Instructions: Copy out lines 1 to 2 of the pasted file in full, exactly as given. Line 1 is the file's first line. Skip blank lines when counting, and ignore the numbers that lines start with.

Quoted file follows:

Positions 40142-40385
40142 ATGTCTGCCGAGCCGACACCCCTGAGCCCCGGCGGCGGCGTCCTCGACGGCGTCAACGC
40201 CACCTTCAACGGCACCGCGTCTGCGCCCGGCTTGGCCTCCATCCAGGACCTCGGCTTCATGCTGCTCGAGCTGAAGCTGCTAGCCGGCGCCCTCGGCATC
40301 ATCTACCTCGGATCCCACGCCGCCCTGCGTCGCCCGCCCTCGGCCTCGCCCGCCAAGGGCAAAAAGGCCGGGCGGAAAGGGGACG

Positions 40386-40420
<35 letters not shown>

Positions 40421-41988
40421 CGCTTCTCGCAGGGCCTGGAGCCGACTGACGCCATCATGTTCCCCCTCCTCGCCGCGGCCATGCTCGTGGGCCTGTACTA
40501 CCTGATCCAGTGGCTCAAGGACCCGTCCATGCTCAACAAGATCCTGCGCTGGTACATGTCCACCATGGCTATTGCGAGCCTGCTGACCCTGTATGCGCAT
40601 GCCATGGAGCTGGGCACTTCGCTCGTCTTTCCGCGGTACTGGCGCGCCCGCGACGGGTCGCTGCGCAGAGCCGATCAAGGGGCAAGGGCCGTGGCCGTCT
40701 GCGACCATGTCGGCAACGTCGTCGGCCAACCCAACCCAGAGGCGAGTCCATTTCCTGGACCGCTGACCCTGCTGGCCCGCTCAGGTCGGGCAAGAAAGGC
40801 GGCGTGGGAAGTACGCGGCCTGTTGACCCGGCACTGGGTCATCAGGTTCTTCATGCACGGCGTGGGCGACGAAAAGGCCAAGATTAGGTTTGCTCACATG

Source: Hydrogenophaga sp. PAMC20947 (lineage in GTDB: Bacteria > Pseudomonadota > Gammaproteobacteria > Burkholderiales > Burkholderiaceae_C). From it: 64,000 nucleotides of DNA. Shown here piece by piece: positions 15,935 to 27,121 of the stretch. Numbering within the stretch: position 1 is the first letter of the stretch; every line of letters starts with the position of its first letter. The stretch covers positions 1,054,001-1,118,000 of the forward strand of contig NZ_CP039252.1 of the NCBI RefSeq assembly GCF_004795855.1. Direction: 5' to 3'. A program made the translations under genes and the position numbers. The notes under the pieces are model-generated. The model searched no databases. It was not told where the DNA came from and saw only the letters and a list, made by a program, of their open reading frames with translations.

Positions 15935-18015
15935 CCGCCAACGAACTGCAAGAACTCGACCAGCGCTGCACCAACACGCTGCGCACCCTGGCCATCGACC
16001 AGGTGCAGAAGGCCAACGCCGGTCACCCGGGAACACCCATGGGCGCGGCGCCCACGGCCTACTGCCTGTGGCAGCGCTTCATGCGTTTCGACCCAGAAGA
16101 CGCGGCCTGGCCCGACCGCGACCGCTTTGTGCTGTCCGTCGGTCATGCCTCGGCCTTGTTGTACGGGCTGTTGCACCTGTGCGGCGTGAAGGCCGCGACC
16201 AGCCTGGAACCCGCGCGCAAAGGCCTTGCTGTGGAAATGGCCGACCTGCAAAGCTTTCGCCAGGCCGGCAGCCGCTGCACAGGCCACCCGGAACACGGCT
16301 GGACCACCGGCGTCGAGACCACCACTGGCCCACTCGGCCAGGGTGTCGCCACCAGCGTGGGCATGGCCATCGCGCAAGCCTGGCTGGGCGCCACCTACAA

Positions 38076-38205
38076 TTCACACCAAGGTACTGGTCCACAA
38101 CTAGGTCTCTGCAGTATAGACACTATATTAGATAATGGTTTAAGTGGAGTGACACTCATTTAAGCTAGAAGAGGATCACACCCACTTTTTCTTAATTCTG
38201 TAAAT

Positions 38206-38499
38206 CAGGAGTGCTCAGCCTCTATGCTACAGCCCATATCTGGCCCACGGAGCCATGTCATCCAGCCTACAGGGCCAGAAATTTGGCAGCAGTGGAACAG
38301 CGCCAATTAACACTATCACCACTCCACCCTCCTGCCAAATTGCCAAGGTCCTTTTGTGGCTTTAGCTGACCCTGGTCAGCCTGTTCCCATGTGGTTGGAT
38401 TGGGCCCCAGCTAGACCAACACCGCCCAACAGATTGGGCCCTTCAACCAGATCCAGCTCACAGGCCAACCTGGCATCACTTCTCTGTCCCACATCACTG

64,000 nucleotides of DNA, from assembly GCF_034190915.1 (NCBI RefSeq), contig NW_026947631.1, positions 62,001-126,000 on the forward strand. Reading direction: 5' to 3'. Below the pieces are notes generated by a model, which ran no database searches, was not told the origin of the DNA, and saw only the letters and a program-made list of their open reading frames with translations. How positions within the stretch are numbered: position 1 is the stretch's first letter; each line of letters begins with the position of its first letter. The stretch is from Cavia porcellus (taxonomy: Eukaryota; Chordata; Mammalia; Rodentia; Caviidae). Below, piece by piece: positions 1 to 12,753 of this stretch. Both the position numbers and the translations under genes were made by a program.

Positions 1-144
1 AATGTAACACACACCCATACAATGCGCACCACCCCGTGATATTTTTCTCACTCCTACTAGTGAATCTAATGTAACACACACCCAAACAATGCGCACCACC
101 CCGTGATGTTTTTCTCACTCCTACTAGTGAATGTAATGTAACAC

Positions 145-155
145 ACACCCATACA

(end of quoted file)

Positions 40142-40385
40142 ATGTCTGCCGAGCCGACACCCCTGAGCCCCGGCGGCGGCGTCCTCGACGGCGTCAACGC